Vote Leave Scaremongering, Bristol and Albanians and Romanian Immigrants

I’m still a bit annoyed about the Vote Leave’s scaremongering last night about Turks, Albanians and Romanians all threatening to abandon their homelands and march across Europe to get into Britain. Frankly, it ain’t going to happen. Apart from the fact that Turkey, for example, isn’t expected to reach the criteria for EU membership for another 30 years, the number of Turks, who actually have passports is only 8 million. Yet if you believe Vote Leave’s bilge and UKIP, all 75 million of that ancient and historic country’s people are going to leave Anatolia, just to come to Britain. Furthermore, despite the freedom of movement written into the European constitution, there are still some border checks in the Schengen area. So remaining in Europe doesn’t mean that millions of foreigners will sudden be heading over the Channel anytime soon.

As for the particular threat from Albanians and Macedonians, I think this is going to be very overblown too. Bristol’s a very diverse city in terms of the various ethnic minorities, who’ve settled here. Apart from Blacks and Asians, there were also Poles and other peoples from eastern Europe, who arrived here after the War. There are also long-established Italian families, such as Verecchia’s, who are ice cream vendors. Bristol also has an Albanian community. I don’t know how large it is, or indeed anything about it. I only know it exists from looking along the shelves at the Central Library in town, and finding a few books in that language. One of them was on Mother Theresa of Calcutta. The fact that they’re here, but are otherwise unremarkable indicates, I hope, that there’s little in the way of friction between them and other Bristolians. I certainly haven’t noticed outbreaks of mass prejudice against them in my part of Bristol, though that doesn’t mean it necessarily doesn’t exist.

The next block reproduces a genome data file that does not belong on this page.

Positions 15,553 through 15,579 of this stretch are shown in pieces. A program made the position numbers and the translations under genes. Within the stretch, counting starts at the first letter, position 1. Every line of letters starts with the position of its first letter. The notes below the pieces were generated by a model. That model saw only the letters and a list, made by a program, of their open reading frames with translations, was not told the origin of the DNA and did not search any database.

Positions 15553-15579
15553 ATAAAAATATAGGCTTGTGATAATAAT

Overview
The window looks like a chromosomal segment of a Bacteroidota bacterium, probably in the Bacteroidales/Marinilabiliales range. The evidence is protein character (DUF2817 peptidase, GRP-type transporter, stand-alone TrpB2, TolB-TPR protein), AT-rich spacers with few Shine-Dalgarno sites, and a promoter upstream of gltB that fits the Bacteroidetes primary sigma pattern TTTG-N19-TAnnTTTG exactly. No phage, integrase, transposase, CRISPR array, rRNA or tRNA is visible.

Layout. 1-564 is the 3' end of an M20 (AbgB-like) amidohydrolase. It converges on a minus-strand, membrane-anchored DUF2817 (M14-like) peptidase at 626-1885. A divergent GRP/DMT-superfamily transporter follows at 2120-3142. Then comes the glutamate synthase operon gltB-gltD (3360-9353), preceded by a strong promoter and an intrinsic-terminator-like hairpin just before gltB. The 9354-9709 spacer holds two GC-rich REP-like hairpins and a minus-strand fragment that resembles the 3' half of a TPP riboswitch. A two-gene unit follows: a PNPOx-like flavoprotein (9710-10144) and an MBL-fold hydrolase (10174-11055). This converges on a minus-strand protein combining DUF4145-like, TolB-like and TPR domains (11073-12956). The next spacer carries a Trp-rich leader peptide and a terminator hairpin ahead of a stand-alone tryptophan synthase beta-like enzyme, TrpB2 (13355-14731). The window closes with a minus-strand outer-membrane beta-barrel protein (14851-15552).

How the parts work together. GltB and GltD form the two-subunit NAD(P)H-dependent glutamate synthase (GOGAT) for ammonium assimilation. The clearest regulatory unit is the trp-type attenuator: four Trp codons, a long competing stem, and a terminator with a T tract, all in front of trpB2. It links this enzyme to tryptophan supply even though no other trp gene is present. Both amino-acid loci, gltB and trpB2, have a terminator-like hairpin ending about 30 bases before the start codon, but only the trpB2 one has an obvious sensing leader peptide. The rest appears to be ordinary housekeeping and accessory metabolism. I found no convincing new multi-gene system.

The same goes for Romanians. Remember how UKIP were telling us all that millions of Romanians were threatening to come over, along with a similar number of Bulgarians? In the end, instead of the millions only a few thousand or so arrived. According to an item on the local news a few years ago, Bristol is also the major centre of the Romanian community in the UK. We have so many of them in the city, that the government decided to locate their consulate here. I’m pleased that our city has such links with a part of Europe that was previously closed to westerners. Again, I might be wrong, but I haven’t noticed any particular problems with those that have come here.

So, from the fact that Bristol’s Albanians and Romanians are so un-newsworthy, I think that these people present very little of a problem as immigrants. I’m aware that there are criminal gangs from eastern Europe, and that human trafficking from the former Soviet bloc is a problem. But from my city’s experience, I don’t see immigrants from these nations are likely to cause any problems, and I don’t believe that there’ll be the mass migration with which Vote Leave and UKIP are trying to scare us all.

It is just scaremongering, and should be treated as such.

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5 Responses to “Vote Leave Scaremongering, Bristol and Albanians and Romanian Immigrants”

  1. 61chrissterry Says:

    So only * million Turks have passports, but will passports be required if Turkey is allowed into the EU, is it not free access.

    The EU can not be trusted to abide by their own rules, if the power brokers of the EU wish it then Turkey will be in.

  2. 61chrissterry Says:

    Sorry should have read ‘So only 8 million Turks have passports, but will passports be required if Turkey is allowed into the EU, is it not free access.

    The EU can not be trusted to abide by their own rules, if the power brokers of the EU wish it then Turkey will be in.’

    • beastrabban Says:

      From what I heard today talking to some of my friends about this, the Turks will still need passports to travel through the Schengen area. Apparently, it’ll be like Britain and America. You still need passports to get into America, but you don’t need a specific visa. So it’ll be like that.

      • 61chrissterry Says:

        Thank you for the additional information., however I still do not trust the EU.

      • beastrabban Says:

        No, and there are good reasons not to, to be honest. The current exploitation of the Greece by the Troika is a prime example. And you’re right about the EU admitting countries they want to be part of the Union, whether they’re ready or not.
        Roman is the example that came to mind. It wasn’t economically ready, but they still admitted, and some Romanians were complaining about it several years ago. But I think the consequence for us leaving Europe will be worse than if we remain, especially under the current Tory misrule.

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